You Need It When?

Rush Service

Back in the promotional dark ages, when Mark Siegel, founder of Identity–Links started his career, things moved a little bit slower than a fast moving snail. Siegel likes to relate to the new sales associates, how orders were processed when he began in 1971.

The clients’ logo would actually be printed on letterhead, or if he was really hi-tech, he would have an ad slick with the logo. Because there was no FedEx, or even US Priority Mail, the logo, along with the order would be mailed to the factory. If the factory was in California, and the client was in Chicago, well that just meant it would take 2-4 days to get to the factory.

The factory would then prepare a proof. However, since there were no faxes, they would actually send the proof back through the mail, another 2-4 days. After reviewing the proof, Siegel would send it, or hand deliver it the customer. If all went well, and the proof was approved, the order would be put into production for delivery within the 10-14 days.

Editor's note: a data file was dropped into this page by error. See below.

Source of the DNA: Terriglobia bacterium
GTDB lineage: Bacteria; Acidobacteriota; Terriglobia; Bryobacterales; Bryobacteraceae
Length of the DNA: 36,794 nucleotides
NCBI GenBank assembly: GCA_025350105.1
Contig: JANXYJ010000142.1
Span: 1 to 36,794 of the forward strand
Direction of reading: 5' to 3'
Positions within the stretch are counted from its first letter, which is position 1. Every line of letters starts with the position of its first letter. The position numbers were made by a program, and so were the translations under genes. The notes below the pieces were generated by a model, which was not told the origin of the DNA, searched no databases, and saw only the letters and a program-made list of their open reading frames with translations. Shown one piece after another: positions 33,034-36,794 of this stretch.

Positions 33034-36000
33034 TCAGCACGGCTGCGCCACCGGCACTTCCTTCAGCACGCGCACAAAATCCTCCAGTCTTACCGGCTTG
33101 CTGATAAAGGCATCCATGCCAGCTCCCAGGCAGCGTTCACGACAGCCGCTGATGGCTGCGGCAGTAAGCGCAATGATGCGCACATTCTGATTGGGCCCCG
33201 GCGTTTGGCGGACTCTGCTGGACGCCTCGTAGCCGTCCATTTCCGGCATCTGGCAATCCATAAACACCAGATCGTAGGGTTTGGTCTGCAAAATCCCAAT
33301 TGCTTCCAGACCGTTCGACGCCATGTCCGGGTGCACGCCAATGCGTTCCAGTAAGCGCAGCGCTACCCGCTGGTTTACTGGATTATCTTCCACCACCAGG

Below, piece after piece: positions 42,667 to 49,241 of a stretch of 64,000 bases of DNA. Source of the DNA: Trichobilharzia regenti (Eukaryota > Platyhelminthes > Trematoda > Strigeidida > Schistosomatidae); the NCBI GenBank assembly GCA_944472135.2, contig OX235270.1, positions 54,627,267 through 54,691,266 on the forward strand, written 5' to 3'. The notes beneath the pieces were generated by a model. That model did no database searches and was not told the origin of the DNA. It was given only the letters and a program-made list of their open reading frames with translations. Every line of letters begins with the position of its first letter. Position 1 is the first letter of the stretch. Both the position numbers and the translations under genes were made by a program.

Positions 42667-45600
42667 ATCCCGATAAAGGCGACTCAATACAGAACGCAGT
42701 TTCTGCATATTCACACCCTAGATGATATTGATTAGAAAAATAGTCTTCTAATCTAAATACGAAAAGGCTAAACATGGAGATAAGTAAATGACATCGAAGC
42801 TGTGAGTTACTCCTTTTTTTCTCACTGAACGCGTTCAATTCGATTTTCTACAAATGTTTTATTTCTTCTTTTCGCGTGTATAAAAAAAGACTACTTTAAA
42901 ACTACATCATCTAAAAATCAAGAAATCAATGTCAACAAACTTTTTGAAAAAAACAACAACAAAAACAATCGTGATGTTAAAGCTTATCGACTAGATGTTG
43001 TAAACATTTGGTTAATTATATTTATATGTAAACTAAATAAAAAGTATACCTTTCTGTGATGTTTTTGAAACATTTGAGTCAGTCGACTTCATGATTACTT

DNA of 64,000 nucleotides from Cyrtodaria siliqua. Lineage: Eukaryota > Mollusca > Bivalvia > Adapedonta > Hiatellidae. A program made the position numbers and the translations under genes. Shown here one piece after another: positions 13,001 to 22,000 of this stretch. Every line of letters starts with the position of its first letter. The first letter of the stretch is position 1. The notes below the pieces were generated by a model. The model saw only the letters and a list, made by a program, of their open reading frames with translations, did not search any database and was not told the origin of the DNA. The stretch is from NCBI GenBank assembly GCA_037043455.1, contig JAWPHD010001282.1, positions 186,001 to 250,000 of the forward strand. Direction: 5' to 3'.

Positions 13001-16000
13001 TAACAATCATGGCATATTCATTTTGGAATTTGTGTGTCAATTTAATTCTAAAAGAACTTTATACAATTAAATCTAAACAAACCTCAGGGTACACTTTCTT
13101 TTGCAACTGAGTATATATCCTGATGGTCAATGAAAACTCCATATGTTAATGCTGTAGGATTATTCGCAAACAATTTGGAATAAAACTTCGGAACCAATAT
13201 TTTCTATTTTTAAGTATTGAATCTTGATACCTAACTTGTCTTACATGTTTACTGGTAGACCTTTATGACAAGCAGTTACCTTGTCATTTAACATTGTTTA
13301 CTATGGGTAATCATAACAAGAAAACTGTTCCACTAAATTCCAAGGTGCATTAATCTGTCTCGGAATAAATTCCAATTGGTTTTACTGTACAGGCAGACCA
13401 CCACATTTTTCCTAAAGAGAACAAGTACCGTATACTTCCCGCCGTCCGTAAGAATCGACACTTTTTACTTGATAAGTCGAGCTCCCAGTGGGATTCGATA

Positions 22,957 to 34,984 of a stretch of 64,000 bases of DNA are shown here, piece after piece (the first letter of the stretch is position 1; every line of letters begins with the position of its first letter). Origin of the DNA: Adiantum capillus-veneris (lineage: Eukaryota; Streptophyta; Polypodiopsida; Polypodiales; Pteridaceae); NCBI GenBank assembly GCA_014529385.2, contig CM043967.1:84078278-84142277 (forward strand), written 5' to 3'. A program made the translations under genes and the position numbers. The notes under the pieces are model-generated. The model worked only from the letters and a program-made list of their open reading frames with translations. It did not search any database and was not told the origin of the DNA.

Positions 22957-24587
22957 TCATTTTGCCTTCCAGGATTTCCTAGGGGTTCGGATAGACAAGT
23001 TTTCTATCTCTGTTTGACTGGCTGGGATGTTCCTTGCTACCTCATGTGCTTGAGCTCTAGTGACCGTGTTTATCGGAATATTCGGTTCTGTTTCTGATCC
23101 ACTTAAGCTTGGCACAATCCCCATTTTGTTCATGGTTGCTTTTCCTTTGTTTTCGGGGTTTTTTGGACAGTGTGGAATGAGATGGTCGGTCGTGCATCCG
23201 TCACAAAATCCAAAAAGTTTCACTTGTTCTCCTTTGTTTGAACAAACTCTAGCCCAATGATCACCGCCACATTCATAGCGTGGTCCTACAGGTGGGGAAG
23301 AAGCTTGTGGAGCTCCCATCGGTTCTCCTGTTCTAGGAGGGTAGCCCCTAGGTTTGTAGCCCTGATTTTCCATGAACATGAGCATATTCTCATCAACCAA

It would take at least 3-4 days to make the template, since all printing plates were steel dies, and done by hand. Another 4-5 days in transit. So a “no-problem” promotional products order would take an average of 3-4 weeks. And no one ever complained! Of course, if changes to the order had to be made, and new proofs had to be made, without faxes, lead time could extend several weeks. A rush order, if it existed, and if the factory was close by, could be done in a week or two.

Wow. How things have changed. Today, Identity-Links can deliver a rush service promotional product by 8:00 a.m. if an order is placed before 9:00 p.m. Whether it is rush service logo pens, promotional gifts, or trade show handouts, we can now do the impossible. Thanks to electronic submission of art, FedEx, and computer generated printing plates.

Rush orders that used to be wishful thinking are now a reality. We’ve managed to shrink 24 hour rush service on custom logo merchandise down to less than 12 hours. What”s next? The only thing faster than our rush service promotional items is a transporter. Beam me up, Scotty.

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